• In the early nineties, there was a programme to “fast track” officers with potential, to leadership positions. This programme has long been suspended and there has been no initiative to replace it.
• With the retirement age set at 55 years, there is constant movement of senior officers with little time to create stability in the direction and operations of the Force. Over the past twenty-three years, the RSLPF has had seven Commissioners of Police. The current Commissioner is scheduled to retire in 2003.
• The para-military nature and system of rank in the RSLPF, do not readily lend itself to the concept of leadership, in which members of all rank can contribute to the direction and decision making process. The “command and control” model has been dominant, and while participants admit increasing difficulty in holding fast to this model, the “privileges of rank” appear to influence its continued dominance.
• The St Lucian economy is currently in a state of decline and there has been an attendant rise in criminal activity. The RSLPF, as a result, does not currently enjoy the highest of popularity ratings among the population. To address this, the RSLPF has launched an interactive radio programme, “Police Vibes,” on one of the local radio stations, and recently hosted “Police Week” in which there were activities and programmes geared to provide the national community with a deeper insight into the positive aspects of the Force.
• A strong “Results Culture” is not very evident. Seniors are not held accountable for achievement of targets projected.
KEY FINDINGS AND RECOMMENDATIONS (BASED
ON PROJECT PRESENTATION, SELF TEST AND DISCUSSION)
Clearly there are many things that are ‘good’ and ‘right’ with the current police force. There is tremendous ‘goodwill’, a positive attitude toward the society and a genuine desire to learn and improve the current police service. But to develop a 21st century police service that is customer driven and aligned with the changing dynamics of our local, regional and global environment, requires major change. The police service is no exception. It must reframe its direction, restructure its organization, revitalize its operations and renew its people. It must transform itself into a ‘community driven’ proactive police service.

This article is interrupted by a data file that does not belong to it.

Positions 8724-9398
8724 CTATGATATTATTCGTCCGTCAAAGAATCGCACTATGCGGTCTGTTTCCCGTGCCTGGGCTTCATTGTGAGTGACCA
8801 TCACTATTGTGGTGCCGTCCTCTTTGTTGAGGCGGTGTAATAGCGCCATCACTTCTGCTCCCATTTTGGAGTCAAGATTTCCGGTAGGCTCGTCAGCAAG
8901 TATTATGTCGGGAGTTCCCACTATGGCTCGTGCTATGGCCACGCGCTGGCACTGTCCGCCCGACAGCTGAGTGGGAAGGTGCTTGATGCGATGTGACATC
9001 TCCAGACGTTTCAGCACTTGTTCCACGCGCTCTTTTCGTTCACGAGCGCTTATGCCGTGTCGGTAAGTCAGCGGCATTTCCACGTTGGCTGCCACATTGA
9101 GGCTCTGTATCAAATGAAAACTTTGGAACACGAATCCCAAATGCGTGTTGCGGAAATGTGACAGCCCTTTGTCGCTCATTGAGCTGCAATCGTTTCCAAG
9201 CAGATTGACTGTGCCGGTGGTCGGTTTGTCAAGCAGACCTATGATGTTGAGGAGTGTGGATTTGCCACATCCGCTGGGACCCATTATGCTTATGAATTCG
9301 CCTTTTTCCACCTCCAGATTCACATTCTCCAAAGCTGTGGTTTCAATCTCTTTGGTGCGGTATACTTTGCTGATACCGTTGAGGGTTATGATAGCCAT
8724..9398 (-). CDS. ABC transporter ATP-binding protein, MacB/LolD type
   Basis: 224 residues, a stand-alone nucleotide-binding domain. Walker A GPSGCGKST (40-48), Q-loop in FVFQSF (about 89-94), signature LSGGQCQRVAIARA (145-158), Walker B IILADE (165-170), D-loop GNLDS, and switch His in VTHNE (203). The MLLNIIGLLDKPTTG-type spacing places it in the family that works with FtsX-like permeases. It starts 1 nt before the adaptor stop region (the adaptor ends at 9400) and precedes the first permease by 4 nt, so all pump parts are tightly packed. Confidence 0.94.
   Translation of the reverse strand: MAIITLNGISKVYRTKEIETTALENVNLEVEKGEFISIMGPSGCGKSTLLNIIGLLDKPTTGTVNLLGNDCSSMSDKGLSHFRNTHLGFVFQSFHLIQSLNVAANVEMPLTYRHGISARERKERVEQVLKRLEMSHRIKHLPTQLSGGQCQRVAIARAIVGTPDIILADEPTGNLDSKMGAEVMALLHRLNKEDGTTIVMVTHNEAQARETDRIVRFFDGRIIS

The first step is a ‘performance diagnostics’ of the current state of the Police. It points to the ‘negatives’, the illness of the organization that needs to be addressed. The second step, the key recommendations are suggestions that could improve the performance considerably and send it on the journey to become a community driven police service.
As part of the support structure for the implementation process, the UWI-Institute of Business (now the ALJ Graduate School of Business) assigned Mr. Curt Wellington as consultant to all participants, to ensure alignment of their plans, and support for their initiatives. The consultant was available to monitor and guide participants through the implementation process and facilitate the realisation of tangible outcomes from the intervention.
It was expected that participants would have demonstrated the ability to use structured approaches to analyse and recommend solutions to the many challenges facing the RSLPF and to demonstrate critical thinking and problem solving skills in their approaches to implementation.
During two visits to St Lucia, the consultant arranged to meet with the participants at the Training School to discuss their progress in the projects and to provide feedback. Electronic mail was also relied upon as a readily available means of communication and for those unable to utilize these means, arrangements were made for submission and feedback through the office of Corporal (now Sergeant) Ferdinand.
There was also a number of truly excellent presentations that definitely reflected the critical thinking skills required of senior administrators.